State higher ed leaders meet over budget concerns

They discussed the drastic impact budget cuts could have on the state's colleges

SHREVEPORT - On Tuesday, state lawmakers and higher education leaders met in Shreveport to discuss the drastic effects proposed budget cuts could have on university faculty, staff and students throughout the state.

Thanks to a projected $1.9 billion budget deficit next year, plus a $750 million mid-year deficit, Louisiana colleges may face severe cuts. At the Higher Education Summit Tuesday afternoon, a panel of higher education leaders, which included LSU CFO and Vice President for Finance and Administration Dr. Dan Layzell, spoke to state legislators in the area, bringing up how cuts will affect Shreveport-area schools, as well as schools statewide.

 If taxes aren't raised, or money is not found elsewhere to fill the budget hole, the LSU system would have to prepare for a 32 percent cut in its budget. This would mean LSUS would lose $1.2 million dollars in funding, and its health sciences center would lose $15 million. If this were to happen, LSUS faculty would have to reduce their hours by 5-to-10 percent per week, and the health sciences center would have to reduce its staff of faculty physicians by 53 percent, as well as decrease class sizes.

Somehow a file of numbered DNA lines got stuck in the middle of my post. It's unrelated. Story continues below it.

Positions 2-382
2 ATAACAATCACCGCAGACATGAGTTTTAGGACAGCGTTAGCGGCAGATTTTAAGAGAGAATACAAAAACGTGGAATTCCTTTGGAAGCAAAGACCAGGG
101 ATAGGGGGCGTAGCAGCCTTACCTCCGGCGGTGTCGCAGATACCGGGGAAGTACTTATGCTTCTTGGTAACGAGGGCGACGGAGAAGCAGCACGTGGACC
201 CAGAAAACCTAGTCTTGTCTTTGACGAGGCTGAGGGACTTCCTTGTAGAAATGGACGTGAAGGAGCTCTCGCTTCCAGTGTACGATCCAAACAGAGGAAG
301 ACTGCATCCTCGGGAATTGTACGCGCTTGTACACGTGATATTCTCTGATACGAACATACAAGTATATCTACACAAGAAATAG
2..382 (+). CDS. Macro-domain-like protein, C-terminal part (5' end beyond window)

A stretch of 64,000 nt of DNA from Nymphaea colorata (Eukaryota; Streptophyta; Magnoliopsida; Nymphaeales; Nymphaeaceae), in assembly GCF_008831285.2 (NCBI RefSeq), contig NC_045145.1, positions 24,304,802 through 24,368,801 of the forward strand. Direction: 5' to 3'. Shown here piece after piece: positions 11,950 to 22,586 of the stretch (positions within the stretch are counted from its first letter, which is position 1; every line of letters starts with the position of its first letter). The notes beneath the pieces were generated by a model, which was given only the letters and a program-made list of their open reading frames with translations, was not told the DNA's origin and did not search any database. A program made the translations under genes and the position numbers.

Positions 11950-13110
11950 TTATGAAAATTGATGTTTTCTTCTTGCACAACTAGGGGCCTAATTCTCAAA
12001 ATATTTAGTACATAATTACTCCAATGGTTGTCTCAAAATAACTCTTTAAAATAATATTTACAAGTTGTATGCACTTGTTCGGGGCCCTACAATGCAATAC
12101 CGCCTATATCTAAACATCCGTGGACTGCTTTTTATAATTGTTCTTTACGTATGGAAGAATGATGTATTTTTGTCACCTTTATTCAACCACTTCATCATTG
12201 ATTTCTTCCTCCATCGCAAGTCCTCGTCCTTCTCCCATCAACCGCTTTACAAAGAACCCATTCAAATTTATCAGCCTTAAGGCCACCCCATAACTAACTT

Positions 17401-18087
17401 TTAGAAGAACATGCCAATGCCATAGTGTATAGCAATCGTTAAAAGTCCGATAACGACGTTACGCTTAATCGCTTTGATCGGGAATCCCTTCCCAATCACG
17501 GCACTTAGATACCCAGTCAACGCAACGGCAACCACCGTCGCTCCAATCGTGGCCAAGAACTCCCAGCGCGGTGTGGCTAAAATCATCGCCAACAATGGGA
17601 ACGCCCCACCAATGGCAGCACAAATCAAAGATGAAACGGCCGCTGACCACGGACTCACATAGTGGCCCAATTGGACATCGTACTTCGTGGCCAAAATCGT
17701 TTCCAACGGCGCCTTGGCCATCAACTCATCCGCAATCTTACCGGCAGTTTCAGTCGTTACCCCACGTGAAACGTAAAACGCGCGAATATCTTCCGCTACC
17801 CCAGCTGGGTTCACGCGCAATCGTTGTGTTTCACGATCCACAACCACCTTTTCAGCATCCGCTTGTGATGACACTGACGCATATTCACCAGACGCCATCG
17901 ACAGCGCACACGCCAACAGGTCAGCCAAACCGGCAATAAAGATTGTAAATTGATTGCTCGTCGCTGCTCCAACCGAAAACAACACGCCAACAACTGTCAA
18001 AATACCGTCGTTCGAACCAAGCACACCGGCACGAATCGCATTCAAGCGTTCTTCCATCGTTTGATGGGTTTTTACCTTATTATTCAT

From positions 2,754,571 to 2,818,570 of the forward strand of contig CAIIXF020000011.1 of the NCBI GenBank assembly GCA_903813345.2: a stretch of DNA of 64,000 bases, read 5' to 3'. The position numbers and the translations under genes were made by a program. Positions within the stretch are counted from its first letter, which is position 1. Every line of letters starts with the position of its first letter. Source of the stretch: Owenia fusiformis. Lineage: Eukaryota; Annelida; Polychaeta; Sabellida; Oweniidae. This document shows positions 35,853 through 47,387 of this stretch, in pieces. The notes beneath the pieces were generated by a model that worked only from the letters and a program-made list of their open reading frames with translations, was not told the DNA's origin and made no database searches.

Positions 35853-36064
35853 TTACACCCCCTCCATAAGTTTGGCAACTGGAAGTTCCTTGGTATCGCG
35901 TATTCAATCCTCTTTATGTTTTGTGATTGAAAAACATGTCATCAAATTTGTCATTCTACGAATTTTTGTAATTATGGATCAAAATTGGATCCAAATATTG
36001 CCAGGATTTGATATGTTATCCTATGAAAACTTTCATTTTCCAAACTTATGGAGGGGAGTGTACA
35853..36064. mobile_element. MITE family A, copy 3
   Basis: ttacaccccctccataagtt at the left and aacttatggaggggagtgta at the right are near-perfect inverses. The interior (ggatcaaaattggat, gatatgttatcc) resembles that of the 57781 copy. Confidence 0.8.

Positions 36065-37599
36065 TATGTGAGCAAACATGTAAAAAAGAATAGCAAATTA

Southern University is also in danger of cuts. In the same scenario, the Southern University system will suffer a $4.6 million cut, with the Shreveport campus losing just under $1 million in funding, on top of seven staff positions being eliminated.
(Senator Robert Adley/LA Dist. 36)
"The layoffs will be massive. That's the biggest issue if we don't go fix this problem," said Senator Robert Adley, who represents the state's 36th district in the Louisiana House of Representatives, and was at the summit.

Governor Edwards has to submit a proposal of the 2017 budget by February 13. Until then, higher education leaders plan to use events like Tuesday's summit to show legislators the drastic impact cuts will have on both its faculty and students.

"It's going to take a very concerted effort on our part to be able to make that case that higher education should not bear the brunt," said Layzell.


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